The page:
“I want to be really careful about this whole delayed gratification thing. They should probably have access to some of their ‘invested savings’ over time, so they can learn to enjoy the benefits of saving large, regular amounts.”
Currently, Adam is coveting on an ipod touch on e-Bay. He knows the retail value, and he has decided not to pay more than $150 for it. He has $80 in his “spending money” account, but Sally is prepared to give him $70 from his “savings/investment” account, to cover the difference.
Bottom line: it’s his money. He earned it.
Adam knows that the purchase might not work out. If the bids go higher than $150, he’s out of the running. And that’s a great lesson for a nine year old kid: learning self – control and delayed gratification.
Realizing the benefits of earning money, and delaying gratification, Adam has asked his mom if he can increase his weekly income with some extra chores around the house. “Poo Patrol” for their Golden Retriever is one of his regulars.
Six year old Tyler also wanted to get in on the action – but he was fired. As Adam says, “When Ty does Poo Patrol, he goes outside, shuts the door, explores for a while, and then comes back and says, ‘Mom, I’ve finished Poo Patrol!’”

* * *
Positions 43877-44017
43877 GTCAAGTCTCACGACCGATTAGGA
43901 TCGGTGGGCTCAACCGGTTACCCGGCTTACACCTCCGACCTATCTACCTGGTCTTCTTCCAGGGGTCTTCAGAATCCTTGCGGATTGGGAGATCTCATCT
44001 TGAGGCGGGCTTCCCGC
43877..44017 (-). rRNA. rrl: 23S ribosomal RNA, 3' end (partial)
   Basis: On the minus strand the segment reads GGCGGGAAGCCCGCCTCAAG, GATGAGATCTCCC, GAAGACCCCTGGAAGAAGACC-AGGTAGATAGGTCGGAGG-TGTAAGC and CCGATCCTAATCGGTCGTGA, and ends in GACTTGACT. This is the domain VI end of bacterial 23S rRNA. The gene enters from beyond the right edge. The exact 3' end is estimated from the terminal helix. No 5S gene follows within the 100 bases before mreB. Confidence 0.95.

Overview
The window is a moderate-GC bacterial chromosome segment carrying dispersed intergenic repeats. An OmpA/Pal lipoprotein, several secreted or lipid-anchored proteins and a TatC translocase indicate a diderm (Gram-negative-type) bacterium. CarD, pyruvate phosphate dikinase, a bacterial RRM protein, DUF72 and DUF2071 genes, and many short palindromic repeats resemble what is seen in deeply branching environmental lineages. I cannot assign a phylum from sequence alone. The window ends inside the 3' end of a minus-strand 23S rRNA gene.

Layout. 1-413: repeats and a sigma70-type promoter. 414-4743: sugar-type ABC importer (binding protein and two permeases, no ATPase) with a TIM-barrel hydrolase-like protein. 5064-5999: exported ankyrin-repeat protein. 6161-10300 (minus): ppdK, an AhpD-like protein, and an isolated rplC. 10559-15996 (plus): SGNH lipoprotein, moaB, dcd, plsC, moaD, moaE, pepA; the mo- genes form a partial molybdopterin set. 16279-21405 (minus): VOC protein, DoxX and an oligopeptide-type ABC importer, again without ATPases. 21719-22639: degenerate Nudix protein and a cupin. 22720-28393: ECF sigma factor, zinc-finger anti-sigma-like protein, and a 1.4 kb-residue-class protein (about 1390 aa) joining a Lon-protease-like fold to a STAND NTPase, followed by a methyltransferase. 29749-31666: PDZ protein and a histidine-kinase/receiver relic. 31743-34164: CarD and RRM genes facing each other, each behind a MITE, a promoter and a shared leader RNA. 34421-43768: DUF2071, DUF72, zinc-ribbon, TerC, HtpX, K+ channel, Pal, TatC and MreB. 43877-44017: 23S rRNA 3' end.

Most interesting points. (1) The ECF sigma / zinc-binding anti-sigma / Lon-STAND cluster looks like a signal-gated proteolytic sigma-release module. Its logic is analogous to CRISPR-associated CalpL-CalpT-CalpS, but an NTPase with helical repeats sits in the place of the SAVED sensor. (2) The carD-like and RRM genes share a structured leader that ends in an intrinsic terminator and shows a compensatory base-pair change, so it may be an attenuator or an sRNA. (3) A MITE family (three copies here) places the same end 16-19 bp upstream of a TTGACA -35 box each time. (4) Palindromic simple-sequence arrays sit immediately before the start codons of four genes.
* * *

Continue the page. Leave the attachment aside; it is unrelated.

Little Ty is learning a great lesson. When the quality of his work improves, he’ll earn the special privilege of picking up dog poo.
In my opinion, one of the worst things a parent can do is pay 100% of their child’s college education. Sally isn’t going to do that. Her boys are going to start saving for their college expenses soon. She’ll help out when they need it, but Adam and Ty are developing some big financial muscles; as a result, they won’t have umbilical cords connected to Sally’s purse.
These kids are going onto the tennis court swinging. They’ll earn their rightful places in the tournaments of life and money.
And in November, when I arrive in Canada, Sally and I are going to open an investment account (in trust) for Adam….with his own money, not with Sally’s.
What do you think of Sally’s methods? And do you have any useful tips for parents?
For more information on how children can become financial powerhouses, check out my book, Millionaire Teacher.